Employee retention refers to the ability of an organization to retain its employees. A distinction should be drawn between low-performing employees and top performers, and efforts to retain employees should be targeted at valuable, contributing employees. Employee turnover is a symptom of deeper issues that have not been resolved, which may include low employee morale, the absence of a clear career path, lack of recognition, poor employee-manager relationships or many other issues. A lack of satisfaction and commitment to the organization can also cause an employee to withdraw and begin looking for other opportunities. Pay does not always play as large a role in inducing turnover as is typically believed
Employee retention matters. Failing to retain a key employee is costly to the bottom line, in addition to organizational issues such as training time and investment, lost knowledge, insecure coworkers and a costly candidate search aside.
Ways to Keep Your Best Employees
1. Promote appropriately.
When your best people are doing the kind of work that makes a difference, recognize it. One great way is to give them a well-deserved promotion. This tells the rest of the company (and others outside) that you appreciate the extra effort they put forth to make the company more profitable and efficient.
2. Pay above-standard rates.
To hire and keep the best, you need to pay them the best. We aren’t talking about a ridiculously high salary for these people, but pay that’s at or below the market rate for the position tells employees that their work is not truly valued. What’s more, they may walk. Change their pay to anywhere from 20 percent to 40 percent over market rate.
3. Get employees’ input — then apply it.
Who knows what it takes to do a job right? The people who are doing it best. If you want to keep people, then involve them in the decision-making process. Create a “safe zone” where you ask them the hard questions about what should be changed . . . then hear them out. You may not be able to implement every suggestion, but change where you can and let them know you value their input.
4. Encourage creative innovation.
The previous point was about changing the present; this one is about changing the future. Give your best people the time and resources to test out fresh new ideas. This will keep them engaged and may just bring in another revenue stream. Many people love to create. Let them do so; it benefits everyone involved.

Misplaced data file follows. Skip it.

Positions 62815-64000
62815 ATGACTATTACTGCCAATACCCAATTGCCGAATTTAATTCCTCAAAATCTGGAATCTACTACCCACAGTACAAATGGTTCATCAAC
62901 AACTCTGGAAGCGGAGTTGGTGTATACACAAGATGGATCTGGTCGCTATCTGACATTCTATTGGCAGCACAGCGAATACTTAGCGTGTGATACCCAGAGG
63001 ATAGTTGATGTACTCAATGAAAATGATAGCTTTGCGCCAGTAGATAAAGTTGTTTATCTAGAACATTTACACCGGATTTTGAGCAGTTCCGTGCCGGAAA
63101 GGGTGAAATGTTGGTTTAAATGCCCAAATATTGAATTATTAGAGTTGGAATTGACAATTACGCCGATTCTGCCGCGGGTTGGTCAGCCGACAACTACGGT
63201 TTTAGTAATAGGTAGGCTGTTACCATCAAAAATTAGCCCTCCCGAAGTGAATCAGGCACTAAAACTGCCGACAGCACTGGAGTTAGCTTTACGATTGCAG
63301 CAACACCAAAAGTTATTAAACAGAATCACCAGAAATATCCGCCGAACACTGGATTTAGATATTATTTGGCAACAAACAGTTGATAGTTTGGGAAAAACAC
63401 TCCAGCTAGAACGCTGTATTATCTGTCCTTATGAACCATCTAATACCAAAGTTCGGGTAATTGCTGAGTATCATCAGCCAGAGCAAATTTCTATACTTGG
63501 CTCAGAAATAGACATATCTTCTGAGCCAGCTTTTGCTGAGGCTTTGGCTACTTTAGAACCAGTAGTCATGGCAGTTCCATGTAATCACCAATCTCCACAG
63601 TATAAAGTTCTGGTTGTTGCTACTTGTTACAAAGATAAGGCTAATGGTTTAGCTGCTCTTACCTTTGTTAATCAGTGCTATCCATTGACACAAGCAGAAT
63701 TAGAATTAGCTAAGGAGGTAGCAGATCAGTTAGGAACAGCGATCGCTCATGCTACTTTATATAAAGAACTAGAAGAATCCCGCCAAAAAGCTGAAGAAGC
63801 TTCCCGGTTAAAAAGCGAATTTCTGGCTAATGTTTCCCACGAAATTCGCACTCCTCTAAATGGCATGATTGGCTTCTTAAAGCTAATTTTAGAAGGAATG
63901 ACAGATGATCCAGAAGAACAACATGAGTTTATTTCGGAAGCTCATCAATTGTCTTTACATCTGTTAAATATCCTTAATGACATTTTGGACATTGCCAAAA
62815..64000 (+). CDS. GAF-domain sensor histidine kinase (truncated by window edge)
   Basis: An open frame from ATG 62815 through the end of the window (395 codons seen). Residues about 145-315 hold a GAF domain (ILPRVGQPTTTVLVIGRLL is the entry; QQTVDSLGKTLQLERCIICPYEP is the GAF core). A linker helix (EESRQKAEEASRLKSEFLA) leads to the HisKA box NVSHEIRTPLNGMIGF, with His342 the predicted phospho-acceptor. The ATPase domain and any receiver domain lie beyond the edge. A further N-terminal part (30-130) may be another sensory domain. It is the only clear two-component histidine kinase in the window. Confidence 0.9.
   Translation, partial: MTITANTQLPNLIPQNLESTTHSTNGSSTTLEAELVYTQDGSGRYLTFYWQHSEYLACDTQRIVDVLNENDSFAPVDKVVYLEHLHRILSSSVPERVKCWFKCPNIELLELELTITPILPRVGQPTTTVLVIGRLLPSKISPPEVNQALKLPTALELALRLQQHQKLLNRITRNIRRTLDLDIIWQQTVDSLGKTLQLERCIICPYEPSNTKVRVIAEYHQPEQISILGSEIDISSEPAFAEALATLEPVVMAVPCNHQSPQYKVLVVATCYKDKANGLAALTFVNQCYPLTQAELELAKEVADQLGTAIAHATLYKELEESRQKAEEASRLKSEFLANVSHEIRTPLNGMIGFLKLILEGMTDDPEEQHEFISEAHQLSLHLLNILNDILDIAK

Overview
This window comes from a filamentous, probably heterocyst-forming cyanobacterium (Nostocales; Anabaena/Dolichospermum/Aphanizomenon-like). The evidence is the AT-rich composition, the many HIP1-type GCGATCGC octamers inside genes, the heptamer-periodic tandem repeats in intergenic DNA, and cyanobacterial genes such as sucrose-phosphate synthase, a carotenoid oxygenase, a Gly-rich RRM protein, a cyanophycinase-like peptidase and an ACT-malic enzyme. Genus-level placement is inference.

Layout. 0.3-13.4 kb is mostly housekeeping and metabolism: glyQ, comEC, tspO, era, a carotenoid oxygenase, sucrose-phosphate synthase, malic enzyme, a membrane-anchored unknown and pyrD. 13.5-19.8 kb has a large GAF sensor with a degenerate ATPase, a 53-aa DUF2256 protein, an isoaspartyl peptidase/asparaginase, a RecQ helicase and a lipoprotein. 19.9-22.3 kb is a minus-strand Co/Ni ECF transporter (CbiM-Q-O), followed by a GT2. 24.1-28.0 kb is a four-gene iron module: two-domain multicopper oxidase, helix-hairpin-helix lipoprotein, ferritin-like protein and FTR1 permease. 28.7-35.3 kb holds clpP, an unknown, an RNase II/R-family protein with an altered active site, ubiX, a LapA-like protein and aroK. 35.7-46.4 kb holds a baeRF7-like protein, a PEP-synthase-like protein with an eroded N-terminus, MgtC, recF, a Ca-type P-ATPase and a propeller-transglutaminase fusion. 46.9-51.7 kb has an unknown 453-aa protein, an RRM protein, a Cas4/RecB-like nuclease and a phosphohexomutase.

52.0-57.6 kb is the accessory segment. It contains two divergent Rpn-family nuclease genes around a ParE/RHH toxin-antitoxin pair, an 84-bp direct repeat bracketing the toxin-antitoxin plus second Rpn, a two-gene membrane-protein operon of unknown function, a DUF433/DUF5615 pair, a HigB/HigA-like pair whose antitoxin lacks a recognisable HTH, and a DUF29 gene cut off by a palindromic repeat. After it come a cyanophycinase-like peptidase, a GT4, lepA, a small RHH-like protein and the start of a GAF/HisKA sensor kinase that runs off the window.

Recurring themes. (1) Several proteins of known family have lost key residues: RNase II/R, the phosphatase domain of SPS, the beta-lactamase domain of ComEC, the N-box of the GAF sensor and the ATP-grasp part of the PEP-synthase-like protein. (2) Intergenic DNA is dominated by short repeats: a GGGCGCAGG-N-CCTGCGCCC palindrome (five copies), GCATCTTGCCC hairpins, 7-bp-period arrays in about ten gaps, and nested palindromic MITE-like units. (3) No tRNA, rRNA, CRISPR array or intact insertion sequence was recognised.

5. Clean out the dead weight.
This may be the most difficult move. There are likely people in your organization that hold others back. Through their lack of a good work ethic, negativity, sub-par production, gossip and engagement in office politics, they are a cancer to your team. Great people need to work with other great people. Do the hard work of removing those who slow everyone else down.
6. Use friendly competition.
People in competition with one another tend to increase their production. Put together teams in your organization working on solving similar problems or projects with a simultaneous timeline. Offer a small reward (perhaps a dinner out for the winners) to the team that does the highest quality work in the shortest time. Competition is fun, exciting and very engaging. Engaged people stick around.
7. Get off their backs.
Great employees know what they are supposed to be doing and when it needs to be done. Constant reminders and micromanaging will drive them right out the door. Give them the task or project, and be available to answer questions, but otherwise leave them alone. They do their best work without someone always looking over their shoulder.
8. Create open communication between employees and management.
Hold regular meetings in which employees can offer ideas and ask questions. Have an open-door policy that encourages employees to speak frankly with their managers without fear of repercussion.
9. Gets managers involved.
Require your managers to spend time coaching employees, helping good performers move to new positions and minimizing poor performance.
10. Communicate your business’s mission.
Feeling connected to the organization’s goals is one way to keep employees mentally and emotionally tied to your company.
11. Offer financial rewards.
Consider offering stock options or other financial awards for employees who meet performance goals and stay for a predetermined time period, say, three or five years. Also, provide meaningful annual raises. Nothing dashes employee enthusiasm more than a paltry raise. If you can afford it, give more to your top performers. Or, if you don’t want to be stuck with large permanent increases, create a bonus structure where employees can earn an annual bonus if they meet prespecified performance goals.
12. Hire a human-resources professional.
If your company is nearing 100 employees, consider hiring a human-resources director to oversee and streamline your employee structure and processes. Putting one person in charge of managing employee benefits, perks, reviews and related tasks takes a huge load off of you and makes sure employees are treated fairly. HR managers are also more up to date on employment laws and trends. They can set up various programs and perks you may not have known existed.